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We're beginning work on a couple of fully JavaScript-dependent web apps (our previous apps have been ASP.NET MVC, with JavaScript 'goodness' sprinkled over-the-top).

We have a few files that will be shared across the board, and it would be nice to store these files in a Common project, and 'Add As Link' them into individual projects (as would be possible with compiled code).

Obviously this doesn't work with something like JavaScript as the file isn't actually 'there' in the correct location.

Does anyone have any suggestions on keeping a single version of a shared JavaScript file, for use across multiple projects?

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great question, I've been thinking about this for quite some time. The only solutions that have popped up in my mind are hosting the files on the web and using them like a cdn or using symlinks. You could add a code snippet into your visual studio to reference them. –  Blowsie May 24 '11 at 8:16

8 Answers 8

I know this issue is ancient, but still wanted to put forward my solution because it is a bit simpler than beardtwizzle's.

You can ensure that Visual Studio copies all linked files to where you placed the link in Visual Studio's Solution Explorer by adding this at the end of your .csproj file:

  <Target Name="CopyLinkedContentFiles" BeforeTargets="Build">
    <Copy SourceFiles="%(Content.Identity)" 
          DestinationFiles="%(Content.Link)" 
          SkipUnchangedFiles='true' 
          OverwriteReadOnlyFiles='true' 
          Condition="'%(Content.Link)' != ''" />
  </Target>

I've described how this works in my blog post at http://mattperdeck.com/post/Copying-linked-content-files-at-each-build-using-MSBuild.aspx

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Thanks! I like this better than the xcopy PostBuildEvent because I have subdirectories in my assets to copy, and dont want all the shared assets in all projects. This takes care of them all! –  Cody May 10 '13 at 20:59
    
I Love this one! Unfortunately one small disadvantage is that you need to (re)build before intellisense for these referenced .js files is updated. But best solution so far. –  Bigjim Apr 23 at 13:12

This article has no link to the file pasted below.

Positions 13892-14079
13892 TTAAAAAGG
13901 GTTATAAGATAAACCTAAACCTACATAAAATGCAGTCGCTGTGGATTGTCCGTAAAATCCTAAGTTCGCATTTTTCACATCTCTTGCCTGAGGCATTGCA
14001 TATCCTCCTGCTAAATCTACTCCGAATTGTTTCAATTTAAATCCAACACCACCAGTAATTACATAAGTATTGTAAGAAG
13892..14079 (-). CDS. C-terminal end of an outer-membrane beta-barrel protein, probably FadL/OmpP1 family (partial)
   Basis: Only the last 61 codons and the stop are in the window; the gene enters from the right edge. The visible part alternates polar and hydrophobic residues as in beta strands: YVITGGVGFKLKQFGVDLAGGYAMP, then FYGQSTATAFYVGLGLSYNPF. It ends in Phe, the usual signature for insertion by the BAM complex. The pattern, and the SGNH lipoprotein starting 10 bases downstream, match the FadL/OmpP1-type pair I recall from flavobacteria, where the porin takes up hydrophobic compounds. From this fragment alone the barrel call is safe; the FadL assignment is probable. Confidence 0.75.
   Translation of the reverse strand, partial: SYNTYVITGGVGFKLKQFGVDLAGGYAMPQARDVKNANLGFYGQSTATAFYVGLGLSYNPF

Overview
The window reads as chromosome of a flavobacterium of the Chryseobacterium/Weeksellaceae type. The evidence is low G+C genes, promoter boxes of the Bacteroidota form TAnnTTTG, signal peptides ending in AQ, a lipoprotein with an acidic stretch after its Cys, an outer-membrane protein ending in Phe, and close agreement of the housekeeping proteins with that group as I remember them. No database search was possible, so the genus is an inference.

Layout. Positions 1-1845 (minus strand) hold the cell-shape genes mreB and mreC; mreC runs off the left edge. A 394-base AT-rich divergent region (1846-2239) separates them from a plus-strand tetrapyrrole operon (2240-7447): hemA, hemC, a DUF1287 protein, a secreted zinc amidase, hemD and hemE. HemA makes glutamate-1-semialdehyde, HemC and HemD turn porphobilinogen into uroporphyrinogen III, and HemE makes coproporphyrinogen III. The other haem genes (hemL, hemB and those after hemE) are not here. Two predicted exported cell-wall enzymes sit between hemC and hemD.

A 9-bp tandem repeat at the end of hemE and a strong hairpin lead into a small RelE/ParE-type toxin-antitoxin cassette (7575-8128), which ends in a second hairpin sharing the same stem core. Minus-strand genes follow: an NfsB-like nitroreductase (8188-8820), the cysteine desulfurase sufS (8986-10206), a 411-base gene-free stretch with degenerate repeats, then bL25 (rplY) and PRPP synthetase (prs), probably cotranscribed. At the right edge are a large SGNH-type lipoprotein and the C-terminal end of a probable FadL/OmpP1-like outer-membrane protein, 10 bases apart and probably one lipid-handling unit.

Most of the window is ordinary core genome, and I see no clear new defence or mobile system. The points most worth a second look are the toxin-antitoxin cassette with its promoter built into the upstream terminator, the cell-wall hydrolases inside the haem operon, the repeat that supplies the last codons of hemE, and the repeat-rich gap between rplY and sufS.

up vote 19 down vote accepted

In the end, this is how I've achieved it. It may not be to everyone's taste - but worked a treat for me.

Note: In all of our projects, static resources are in a root directory called 'Assets', so for example JavaScript is always in /Assets/js/ and CSS /Assets/css/.

Solution

  1. In the project that is going to 'import' the common code, I simply add the common .js file 'As Link' within /Assets/js/.
  2. Go to that new addition's Properties and set 'Copy to Output Directory' to 'Copy if newer'.
  3. Now I simply edit the project's post-build event command line to the following: xcopy /Y /E "$(TargetDir)\Assets" "$(ProjectDir)\Assets"

When the project builds, it copies the imported files to \bin\Assets\js - the post-build event then takes a copy of those over to the project directory - in time for the site to use them.

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5  
you might add the /D paramter to only copy changed files: xcopy /Y /E /D "$(TargetDir)\Assets" "$(ProjectDir)\Assets" –  Cohen Sep 20 '11 at 10:02
2  
Taking a cue from the most popular answer in this question: stackoverflow.com/questions/3018289/… I modified the command line to the following: echo f | xcopy /Y /E "$(TargetDir)Content" "$(ProjectDir)Content", which prevented the "exited with code X" errors from occurring in my scenario. –  robyaw Jan 24 '13 at 14:40
    
By enabling 'Copy to Output Directory' the bin folder will polluted with .js files where they don't belong. I understand you use it as a temp folder before copying them to \Assets. They will be included in the deploy but won't be used. –  Bigjim Apr 23 at 12:47

The correct solution is embedding javascript/css files in your project. You can do this by using WebResources.axd. This is the official way microsoft embeds js in its controls. (Like validation controls)

You can find a good tutorial on: http://www.4guysfromrolla.com/articles/080906-1.aspx

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3  
Whilst this is an interesting solution, its not good that you need query strings in your script src attributes (this can cause some proxies to fail caching). More importantly I couldnt merge the common resources with the local project files into a single, compressesd JS file –  isNaN1247 May 24 '11 at 19:07